This email contains a blog on what you do when you bomb at the office. + upcoming 2 Day Writing Intensive +dates for my show Suddenly.
As a professional speaker and comic I have bombed many days. And many nights.
One of the worst gigs that happened was in small town Ontario where I got hired to perform for a Christmas party. And on top of that it was my wedding anniversary. Thank goodness, my husband came along with me, because as you will soon learn this was going to be a long night.
When I arrived half of the folks sat at their tables slack jawed, staring straight ahead like they were about to be taken to the electric chair.
The other half were outside smoking already so drunk they could barely stand. An open bar is never a performer’s friend. It was 5:30 pm and I went on at 9pm.
The event planner handed me the cheque and said,”You need to do a full hour. The other comic ripped us last year by doing only 45 minutes.”
( Rule of thumb: Always get the cheque before you perform is my rule because if you stink its hard to ask for it after.)
“Oh, I can do an hour.” I said clutching the cheque. Why is my mouth moving?
“Do you want to go on before or after the service awards?” She asked.
“After.” (Never go on after the awards.)
The sit down dinner had slow service and the awards took forever. The drunks who were still conscious were getting cranky.
Some of the winners wouldn’t even go to the front of the room to pick up their prizes, like leather jackets. They heard their names and were hollering to their bosses, “Screw you.”
Finally, around 9:15 I was introduced and as I took the stage.I said to my husband,
” Have the car running out front. …..we are going to need to get out of Dodge.”
I went to the front of the room and realized I was standing in the dark. Why was this not obvious to me before hand? The only light was a spot light over the tech guy’s table and he was squinting.
The mic didn’t work. We had tested it but now it was fading in and out. Even it didn’t want to work.
Normally, I would have asked if I could turn on the hall lights but I was not sure I wanted to see them anymore than they wanted to see me.
I rolled out my best stuff for about 20 minutes and there were no laughs. I mean, none.
One guy made a bit of a sound but I think he was choking on his own vomit.
At the 20 minute mark the drunkest guy in the bunch stood up and in a loud voice,
” This broad thinks she’s funny? Well she a’int.” And he and his posse left.
My husband stood at the back with the bartender moving his hand across his throat to “Cut.” But I said I’d do an hour and dang it, they were getting an hour.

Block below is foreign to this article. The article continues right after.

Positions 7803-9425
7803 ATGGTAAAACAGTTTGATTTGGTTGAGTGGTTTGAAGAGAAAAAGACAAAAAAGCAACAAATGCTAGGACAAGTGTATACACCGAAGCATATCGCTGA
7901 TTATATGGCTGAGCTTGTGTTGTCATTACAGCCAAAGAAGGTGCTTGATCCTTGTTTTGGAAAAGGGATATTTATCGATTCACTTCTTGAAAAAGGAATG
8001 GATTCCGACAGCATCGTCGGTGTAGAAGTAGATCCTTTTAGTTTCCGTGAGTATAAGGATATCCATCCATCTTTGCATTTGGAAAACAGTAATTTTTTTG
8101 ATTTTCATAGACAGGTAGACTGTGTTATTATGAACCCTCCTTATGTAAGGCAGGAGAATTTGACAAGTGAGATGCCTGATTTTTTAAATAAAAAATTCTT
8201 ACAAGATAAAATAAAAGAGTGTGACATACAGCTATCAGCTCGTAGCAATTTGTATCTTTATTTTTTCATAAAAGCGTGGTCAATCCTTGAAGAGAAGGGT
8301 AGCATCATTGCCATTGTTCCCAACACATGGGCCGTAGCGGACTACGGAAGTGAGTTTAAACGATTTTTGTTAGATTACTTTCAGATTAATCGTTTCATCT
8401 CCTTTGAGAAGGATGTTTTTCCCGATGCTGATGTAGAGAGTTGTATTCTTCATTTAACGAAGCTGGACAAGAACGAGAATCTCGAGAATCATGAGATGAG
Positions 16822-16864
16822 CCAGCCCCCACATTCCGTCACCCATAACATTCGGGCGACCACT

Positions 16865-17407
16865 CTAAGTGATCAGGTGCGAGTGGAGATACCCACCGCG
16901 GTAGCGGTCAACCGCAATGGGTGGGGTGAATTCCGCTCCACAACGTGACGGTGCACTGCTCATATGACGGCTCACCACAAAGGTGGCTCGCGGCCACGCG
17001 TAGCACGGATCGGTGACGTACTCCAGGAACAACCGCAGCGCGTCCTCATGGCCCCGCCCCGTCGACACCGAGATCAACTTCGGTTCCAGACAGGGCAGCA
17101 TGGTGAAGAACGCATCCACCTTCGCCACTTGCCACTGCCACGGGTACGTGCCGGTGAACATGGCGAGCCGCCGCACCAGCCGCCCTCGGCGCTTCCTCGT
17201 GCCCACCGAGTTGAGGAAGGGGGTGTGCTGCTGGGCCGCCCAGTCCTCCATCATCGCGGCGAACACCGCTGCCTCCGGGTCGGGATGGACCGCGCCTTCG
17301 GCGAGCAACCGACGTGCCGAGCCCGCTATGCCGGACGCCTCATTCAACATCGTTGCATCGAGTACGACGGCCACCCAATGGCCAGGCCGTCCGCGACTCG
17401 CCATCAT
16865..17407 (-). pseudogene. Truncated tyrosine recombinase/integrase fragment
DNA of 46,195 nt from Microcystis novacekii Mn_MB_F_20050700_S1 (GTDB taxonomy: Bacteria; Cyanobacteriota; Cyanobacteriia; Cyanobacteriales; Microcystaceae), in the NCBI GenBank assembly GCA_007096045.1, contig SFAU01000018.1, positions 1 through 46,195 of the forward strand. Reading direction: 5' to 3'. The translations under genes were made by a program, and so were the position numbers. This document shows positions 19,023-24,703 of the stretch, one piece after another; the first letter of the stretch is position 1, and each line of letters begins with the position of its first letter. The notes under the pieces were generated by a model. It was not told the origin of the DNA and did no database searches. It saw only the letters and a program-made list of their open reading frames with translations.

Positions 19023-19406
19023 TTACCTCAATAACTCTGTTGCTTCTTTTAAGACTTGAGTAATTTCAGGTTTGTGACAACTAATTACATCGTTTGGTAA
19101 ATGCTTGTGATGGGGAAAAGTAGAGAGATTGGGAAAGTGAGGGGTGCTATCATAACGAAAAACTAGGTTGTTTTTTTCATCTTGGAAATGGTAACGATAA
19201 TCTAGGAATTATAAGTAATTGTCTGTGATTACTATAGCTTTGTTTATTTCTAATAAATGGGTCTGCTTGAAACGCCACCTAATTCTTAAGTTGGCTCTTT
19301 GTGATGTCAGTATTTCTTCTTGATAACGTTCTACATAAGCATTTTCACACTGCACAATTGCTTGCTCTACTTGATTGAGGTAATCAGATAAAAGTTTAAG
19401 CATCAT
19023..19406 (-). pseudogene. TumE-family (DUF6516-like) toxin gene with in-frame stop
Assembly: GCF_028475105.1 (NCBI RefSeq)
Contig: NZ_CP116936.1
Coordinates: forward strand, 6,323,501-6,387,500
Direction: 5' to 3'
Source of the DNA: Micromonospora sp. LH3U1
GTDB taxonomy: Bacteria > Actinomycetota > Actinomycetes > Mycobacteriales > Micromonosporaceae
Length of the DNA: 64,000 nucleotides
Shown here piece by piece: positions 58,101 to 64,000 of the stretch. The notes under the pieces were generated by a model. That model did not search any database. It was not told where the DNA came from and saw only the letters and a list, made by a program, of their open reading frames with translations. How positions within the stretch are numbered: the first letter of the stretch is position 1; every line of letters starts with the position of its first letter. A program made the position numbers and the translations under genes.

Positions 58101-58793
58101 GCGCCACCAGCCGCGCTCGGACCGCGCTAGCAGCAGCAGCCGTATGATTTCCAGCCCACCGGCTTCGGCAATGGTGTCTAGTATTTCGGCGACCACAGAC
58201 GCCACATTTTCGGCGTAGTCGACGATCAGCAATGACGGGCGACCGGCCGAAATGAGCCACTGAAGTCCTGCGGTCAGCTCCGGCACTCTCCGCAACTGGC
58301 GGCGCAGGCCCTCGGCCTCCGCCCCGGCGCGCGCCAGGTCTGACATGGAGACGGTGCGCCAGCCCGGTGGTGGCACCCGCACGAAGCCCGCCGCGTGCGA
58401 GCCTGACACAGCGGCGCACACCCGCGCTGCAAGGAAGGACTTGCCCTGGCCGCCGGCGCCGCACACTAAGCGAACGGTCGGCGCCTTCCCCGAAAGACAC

Time seemed to be at a stand still. I kept eyeballing my watch, and the minute hand seemed to be frozen in holy terror.
This show had a dance routine built in and a smart person would have cut it but by now I was getting angry, so I danced for them. Dang it!! I danced 3 minutes to Bob Seeger.
The bartender made the sign of the cross and downed a shot.
After 64.2 minutes the bloodbath ended. I walked off stage, thanked the host and got in the car and went directly to the bank to deposit my cheque. ( Always deposit a cheque quickly in case they put a hold on it.)
Every 10 kms on the trip home, my husband yelled out, “Gosh that was horrible.” And then we laughed. What else could we do?
It was a terrible night at the office.
It was terrible then and 15 years later its now.
But I learned one night of failure doesn’t end a career.
Some days your job doesn’t feel like a passion. A purpose or a vocation. Somedays its a job. There is no big lesson to learn. Its boring, irritating and sometimes you leave with egg on your face.
Some days you just have to do your job. Get your money, pay the bills and go home. And there is dignity in that.
But most of all it’s a real gift when you have someone who can laugh along with you.
Comment below if you have a ‘failure’ story to tell: And next time I will tell you about the corporate boat cruise where I had to play a woman with a yeast infection.
My Fall Writing Workshop and Shows:
Upcoming Dates for the Hit Show====The Year of The Suddenly
All 3 shows benefit Hospice.
Deborah Kimmett is a motivator, comic and keynote speaker. She speaks and trains organizations all over North America on The Creative Power of Disruption. And How Storytelling Can Help Your Leadership Skills. She appears regularly on CBC Debaters, and Winnipeg Comedy Festival. If you want to be inspired contact Aysun @ firstname.lastname@example.org to book her for your next event.